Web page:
In the last four years, there have been several Tax Court and Court of Appeals cases that have applied IRC Sec. 104(a)(2) personal injury exclusion to awards made under federal race, sex, and age discrimination statutes. In these cases the courts have become increasingly liberal in their interpretation of the exclusion, culminating in the Tax Court's allowing the exclusion for back pay in Downey (97 T.C. 150(1991)). (See "Tax Court Allows Back Pay Exclusion," Federal Taxation department, November 1991, The CPA Journal.) However, in Sparrow v. Commissioner (90-1151, 91-2 USTC 50567 (November 26, 1991)), the Washington, D.C. Circuit reversed this trend by unanimously denying the exclusion. The D.C. Circuit based its decision on a narrow, technical point that is out of the mainstream of a whole line of Sec. 104(a)(2) cases, both in approach and result.
As background, Sec. 104(a)(2) allows taxpayers to exclude "the amount of any damages received (whether by suit or agreement) on account of personal injuries or sickness." The regulations define "damages received" to mean "an amount received...through prosecution of a legal suit or action based upon tort or tort-type rights" (Reg. 1.104-1(c)). In applying the statute and regulations, courts have inquired into the nature of the claim that is the basis for the payment. If the claim is a tort-type personal injury, the damages are excluded. If the award is based on a contract-type claim, the damages are taxable.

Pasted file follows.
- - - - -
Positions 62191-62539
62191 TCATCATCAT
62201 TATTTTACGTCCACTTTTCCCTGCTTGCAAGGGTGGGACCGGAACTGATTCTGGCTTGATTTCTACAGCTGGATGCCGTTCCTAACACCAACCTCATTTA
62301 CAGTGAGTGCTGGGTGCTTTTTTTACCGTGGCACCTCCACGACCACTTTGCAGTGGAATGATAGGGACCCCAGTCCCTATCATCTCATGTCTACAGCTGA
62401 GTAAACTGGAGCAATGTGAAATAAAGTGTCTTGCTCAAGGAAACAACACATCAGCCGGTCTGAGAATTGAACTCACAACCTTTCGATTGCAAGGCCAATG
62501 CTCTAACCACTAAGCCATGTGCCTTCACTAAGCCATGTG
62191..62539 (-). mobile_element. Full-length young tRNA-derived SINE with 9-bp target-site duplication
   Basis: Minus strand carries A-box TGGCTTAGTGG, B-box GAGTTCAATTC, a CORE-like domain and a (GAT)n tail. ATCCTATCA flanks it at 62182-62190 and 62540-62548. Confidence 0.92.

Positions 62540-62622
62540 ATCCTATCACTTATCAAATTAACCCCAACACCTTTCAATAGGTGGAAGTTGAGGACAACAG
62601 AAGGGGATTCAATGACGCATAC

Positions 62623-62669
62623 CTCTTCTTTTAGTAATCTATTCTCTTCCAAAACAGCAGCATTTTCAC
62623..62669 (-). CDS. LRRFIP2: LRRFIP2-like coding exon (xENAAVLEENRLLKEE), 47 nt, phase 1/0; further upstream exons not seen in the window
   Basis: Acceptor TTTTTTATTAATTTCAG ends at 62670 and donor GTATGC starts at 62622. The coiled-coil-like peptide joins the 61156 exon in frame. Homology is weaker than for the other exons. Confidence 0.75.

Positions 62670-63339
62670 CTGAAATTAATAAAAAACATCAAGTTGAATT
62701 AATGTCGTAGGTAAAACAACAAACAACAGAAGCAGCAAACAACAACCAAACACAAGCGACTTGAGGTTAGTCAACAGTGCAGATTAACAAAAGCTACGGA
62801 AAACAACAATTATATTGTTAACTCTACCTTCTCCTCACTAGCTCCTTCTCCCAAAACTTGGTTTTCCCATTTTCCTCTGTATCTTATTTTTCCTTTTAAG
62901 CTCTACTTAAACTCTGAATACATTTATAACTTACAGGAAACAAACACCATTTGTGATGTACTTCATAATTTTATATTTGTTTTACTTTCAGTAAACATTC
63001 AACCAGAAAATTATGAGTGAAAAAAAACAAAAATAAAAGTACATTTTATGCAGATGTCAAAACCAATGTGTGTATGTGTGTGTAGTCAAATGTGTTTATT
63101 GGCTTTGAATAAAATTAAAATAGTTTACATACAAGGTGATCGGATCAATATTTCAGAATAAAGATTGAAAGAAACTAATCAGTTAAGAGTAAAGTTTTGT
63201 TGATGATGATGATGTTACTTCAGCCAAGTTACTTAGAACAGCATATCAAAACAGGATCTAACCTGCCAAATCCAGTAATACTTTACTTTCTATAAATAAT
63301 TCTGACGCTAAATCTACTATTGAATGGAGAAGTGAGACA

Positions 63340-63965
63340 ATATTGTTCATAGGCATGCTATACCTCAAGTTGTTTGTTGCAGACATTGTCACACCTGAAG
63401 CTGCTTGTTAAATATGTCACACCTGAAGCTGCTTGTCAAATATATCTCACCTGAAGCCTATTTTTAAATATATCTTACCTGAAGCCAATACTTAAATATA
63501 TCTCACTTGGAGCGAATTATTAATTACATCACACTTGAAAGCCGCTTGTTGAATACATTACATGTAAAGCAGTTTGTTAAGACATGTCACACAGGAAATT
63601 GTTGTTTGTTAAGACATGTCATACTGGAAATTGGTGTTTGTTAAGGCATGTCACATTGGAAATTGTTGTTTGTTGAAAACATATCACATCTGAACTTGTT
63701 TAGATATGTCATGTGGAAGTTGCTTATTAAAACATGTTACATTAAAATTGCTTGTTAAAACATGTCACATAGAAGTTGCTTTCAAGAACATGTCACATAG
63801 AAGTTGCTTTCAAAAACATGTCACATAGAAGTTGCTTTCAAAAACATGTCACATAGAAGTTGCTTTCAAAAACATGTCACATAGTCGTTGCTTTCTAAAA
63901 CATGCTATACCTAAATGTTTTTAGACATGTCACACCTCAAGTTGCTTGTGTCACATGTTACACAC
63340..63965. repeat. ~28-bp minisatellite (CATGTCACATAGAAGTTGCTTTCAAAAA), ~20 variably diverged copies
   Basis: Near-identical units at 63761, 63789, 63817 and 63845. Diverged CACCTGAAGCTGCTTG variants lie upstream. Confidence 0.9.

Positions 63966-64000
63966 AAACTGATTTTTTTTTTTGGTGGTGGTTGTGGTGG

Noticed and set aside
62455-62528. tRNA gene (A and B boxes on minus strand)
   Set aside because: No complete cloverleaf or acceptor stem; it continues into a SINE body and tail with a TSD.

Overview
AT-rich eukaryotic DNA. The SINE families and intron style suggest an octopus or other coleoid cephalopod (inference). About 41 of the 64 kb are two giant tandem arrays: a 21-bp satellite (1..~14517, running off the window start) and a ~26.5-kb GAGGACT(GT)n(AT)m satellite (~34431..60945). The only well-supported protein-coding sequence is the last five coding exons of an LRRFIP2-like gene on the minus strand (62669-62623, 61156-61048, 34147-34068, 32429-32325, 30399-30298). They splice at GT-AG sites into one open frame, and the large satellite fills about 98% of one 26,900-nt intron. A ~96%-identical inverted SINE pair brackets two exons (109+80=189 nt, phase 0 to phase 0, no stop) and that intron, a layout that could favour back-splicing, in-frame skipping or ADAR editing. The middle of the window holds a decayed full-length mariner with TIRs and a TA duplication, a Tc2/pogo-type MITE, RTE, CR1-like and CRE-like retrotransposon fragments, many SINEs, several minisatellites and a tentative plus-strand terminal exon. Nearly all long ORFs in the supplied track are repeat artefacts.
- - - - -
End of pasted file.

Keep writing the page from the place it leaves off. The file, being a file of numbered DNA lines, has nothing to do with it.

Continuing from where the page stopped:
One of the remedies available to an employee under the discrimination statutes is an award of back pay. There is agreement in all of the cases that crimination claims (age, sex, race, national origin) under federal statutes are tort-type claims. However, some courts have focused on back pay to carve out an exception by ruling that it is taxable as a contract-type claim. There are two types of back pay: 1) back pay for work that the taxpayer did not do because he or she was fired due to illegal discrimination; and 2) back pay for work done where the taxpayer was underpaid due to discrimination. Most of the cases have involved back pay of the first type. The Tax Court and the Court of Appeals in the 3rd, 6th, 9th, and 10th Circuits have ruled that the first type of back pay is excludable under Sec 104(a)(2). The rationale used by the courts in these cases also supports excluding the second type of back pay from taxable income. In a recent case involving the second type, Burke v. United States (929 F.2d 1119(6th Cir. 1991)), the 6th Circuit allowed the exclusion for payment of a prior discriminatory underpayment since the back pay claim was made under federal discrimination statutes.
THE SPARROW DECISION
In Sparrow, the employee claimed that his employer fired him because of his race in violation of Title VII of the federal Civil Rights Act of 1964, which provides relief for employees who are discriminated against on the basis of race, sex, religion, or national origin. As a result, the parties settled for $92,300. The Tax Court, in a 1989 decision, ruled that the entire amount of this award was for "back pay." Sparrow argued that the Sec. 104(a)(2) exclusion should apply because racial discrimination is a personal injury. The court disagreed, holding that the $92,300 was taxable since back pay under Title VII does not constitute damages. The court reasoned that damages are a legal remedy, but Title VII allows only equitable relief. Therefore, back pay under Title VII cannot qualify for the Sec. 104(a)( 2) exclusion since the exclusion only applies to damages. Using this approach, the court did not have to decide whether the back pay was …